From: Douglas Marvode III [email@example.com]
I would first like to thank the SEC and the commission for this second opportunity to address the issue of illegal Naked Shorting. I hope enough time has passed since 1999 that the SEC fully understands the implications of what Illegal Naked Short selling has done, and is doing, to our markets. If the current abuses of Naked shorting are allowed to continue, I fear our economy will be ruined for decades to come.
Before I answer the questions that you are seeking comment on, I would first like to address a few issues of concern. Is it safe to assume that since you are proposing new rules to halt illegal naked short selling that there are currently no rules in place to thwart this illegal abuse? If there are rules in place, why are they not being fully enforced since the SEC has now admitted that this is a problem? If there are rules in place, but due to loopholes these abuses have been allowed to go on, I strongly recommend you make certain that the new rules do not allow for loopholes for this abuse to continue and I urge you to make the penalties very stiff and harsh for any violators.
I would also ask the SEC and this commission to put into place a way for shareholders to report continued abuses by these illegal traders who facilitate Naked Short Sales, and for there to be a fast response and turn around time on such complaints.
The next issue that is of the biggest concern to me is I have not seen the SEC address how to resolve the Illegal Naked Short shares that exist on the books today. This problem can not be ignored. I realize the implications of firms having to rectify there illegal activity could reach the BILLIONS, but this must be corrected for the new proposed rules to exist and be effective. No matter what changes you bring about, someone needs to oversee and force all these fraudulent counterfeited shares to be covered. This is an enforcement issue and I pray it is being addressed. If not, it will be a tragedy of justice.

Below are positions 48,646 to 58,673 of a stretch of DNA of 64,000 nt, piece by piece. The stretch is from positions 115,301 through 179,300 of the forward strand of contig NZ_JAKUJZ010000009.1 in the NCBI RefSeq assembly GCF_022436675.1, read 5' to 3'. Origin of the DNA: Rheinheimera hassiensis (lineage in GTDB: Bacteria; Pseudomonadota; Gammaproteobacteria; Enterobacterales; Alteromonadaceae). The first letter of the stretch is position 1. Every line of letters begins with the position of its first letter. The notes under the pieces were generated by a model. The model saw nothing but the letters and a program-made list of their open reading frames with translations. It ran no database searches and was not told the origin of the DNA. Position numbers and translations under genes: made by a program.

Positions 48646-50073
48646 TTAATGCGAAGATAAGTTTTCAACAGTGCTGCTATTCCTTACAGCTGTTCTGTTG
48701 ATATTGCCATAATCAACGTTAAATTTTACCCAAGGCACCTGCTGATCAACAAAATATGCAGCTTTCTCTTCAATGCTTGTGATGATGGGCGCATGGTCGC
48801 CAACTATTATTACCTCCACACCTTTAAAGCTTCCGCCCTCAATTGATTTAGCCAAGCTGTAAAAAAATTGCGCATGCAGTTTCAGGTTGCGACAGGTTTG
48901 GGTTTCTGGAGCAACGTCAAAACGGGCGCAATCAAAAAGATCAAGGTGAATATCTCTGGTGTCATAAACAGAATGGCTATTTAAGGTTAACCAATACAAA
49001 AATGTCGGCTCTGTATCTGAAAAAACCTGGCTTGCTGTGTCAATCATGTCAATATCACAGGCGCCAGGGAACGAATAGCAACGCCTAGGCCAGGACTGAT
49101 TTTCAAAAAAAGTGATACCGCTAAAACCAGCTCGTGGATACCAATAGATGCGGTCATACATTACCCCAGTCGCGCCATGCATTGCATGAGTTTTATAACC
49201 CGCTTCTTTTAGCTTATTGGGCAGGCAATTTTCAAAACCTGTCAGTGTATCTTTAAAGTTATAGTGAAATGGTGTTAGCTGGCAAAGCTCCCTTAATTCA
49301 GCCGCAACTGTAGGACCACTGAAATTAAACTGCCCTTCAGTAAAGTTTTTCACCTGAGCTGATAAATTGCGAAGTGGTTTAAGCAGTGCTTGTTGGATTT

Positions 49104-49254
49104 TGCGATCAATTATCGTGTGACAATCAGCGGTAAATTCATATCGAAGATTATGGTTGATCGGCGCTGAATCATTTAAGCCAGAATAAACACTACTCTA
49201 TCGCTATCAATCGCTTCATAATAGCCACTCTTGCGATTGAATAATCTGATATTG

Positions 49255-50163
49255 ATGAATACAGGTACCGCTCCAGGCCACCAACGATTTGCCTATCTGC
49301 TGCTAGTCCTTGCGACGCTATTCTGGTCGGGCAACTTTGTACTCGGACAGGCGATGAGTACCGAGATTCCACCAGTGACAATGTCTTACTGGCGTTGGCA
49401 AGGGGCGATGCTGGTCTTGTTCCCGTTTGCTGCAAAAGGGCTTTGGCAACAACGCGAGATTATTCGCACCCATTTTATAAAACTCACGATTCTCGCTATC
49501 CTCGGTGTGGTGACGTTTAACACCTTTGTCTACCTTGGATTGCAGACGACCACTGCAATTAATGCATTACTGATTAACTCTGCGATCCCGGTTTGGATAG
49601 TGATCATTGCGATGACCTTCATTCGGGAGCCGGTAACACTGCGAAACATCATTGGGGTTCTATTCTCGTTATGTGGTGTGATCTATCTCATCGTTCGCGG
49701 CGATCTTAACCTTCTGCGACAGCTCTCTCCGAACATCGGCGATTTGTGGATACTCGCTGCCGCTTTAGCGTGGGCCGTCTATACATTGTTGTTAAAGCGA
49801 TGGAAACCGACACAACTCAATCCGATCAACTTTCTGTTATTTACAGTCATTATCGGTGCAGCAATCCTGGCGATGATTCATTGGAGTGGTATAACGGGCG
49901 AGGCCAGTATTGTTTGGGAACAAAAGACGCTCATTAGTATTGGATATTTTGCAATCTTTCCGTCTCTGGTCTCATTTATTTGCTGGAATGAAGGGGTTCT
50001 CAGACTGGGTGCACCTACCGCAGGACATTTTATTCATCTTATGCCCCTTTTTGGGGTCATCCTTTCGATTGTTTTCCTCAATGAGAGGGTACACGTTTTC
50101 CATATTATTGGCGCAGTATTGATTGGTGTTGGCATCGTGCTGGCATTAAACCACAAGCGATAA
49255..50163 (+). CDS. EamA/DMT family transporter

One finally point I would like to make is that regardless of the company whose shares have been manipulated, it is innocent investors who have been harmed also by this Illegal Naked Shorting. Even if the targeted company is not on the up and up itself, it does not justify innocent investors being illegally drained of their equity by fraudulent traders who facilitate naked short sales and illegally profit. The reason I bring up this point is because many people who defend the actions of Naked Shorting try to put the blame on the company itself and point the finger at bad business plans or poor management. Again, regardless of that, it does not give anyone a free ticket to manipulate a stock and steal from the innocent investor.
Thank you again for the opportunity to share my concerns on this very troubling issue. Below I have tried to answer the questions you are seeking comment on to the best of my ability, with a fair and open mind.
Douglas Marvode III
Q. What harms result from naked short selling? Conversely, what benefits accrue from naked short selling?
A. Naked short selling harms securities in many ways. The first being the downward selling pressure it places on stocks. When these abusers are simply allowed to counterfeit shares of a particular stock and sell into the bid or constantly be sitting on the ask, it can drive a stock into the ground or never allow for it to rise in price reflect the true market value. This can further be exacerbated when legitimate shareholders began to panic and sell as the stock is plummeting. The Illegal activity of Naked Shorting, also causes MASSIVE DILLUTION to the company and its existing shareholders. This MASSIVE DILLUTION most often crushes small companies.
I personally see NO benefit to Naked short selling, as it is simply a manipulative, abusive loophole, used to steal and drain all the equity from the current shareholders, while destroying the company whose shares they have counterfeited.
Q. Are there negative tax consequences associated with naked short selling, in terms of dividends paid or otherwise?
A. There are ASTRONOMICAL negative and ILLEGAL tax consequences to both our Local, State, and Federal Government in several ways. The first being that on a naked short sale, the person who has engaged the naked short sale only has to pay taxes when or if they ever "cover" that security in the open market. As stated by the SEC in this proposal, it is often not the intention of these naked short sellers to EVER cover there naked short positions. This in and of itself has a constant negative effect on the stock price and in many instances makes it impossible for these companies to raise future capital needed to stay in business, thus forcing them into bankruptcy. When this happens the naked shorter never covers his position and never pays taxes on his gains.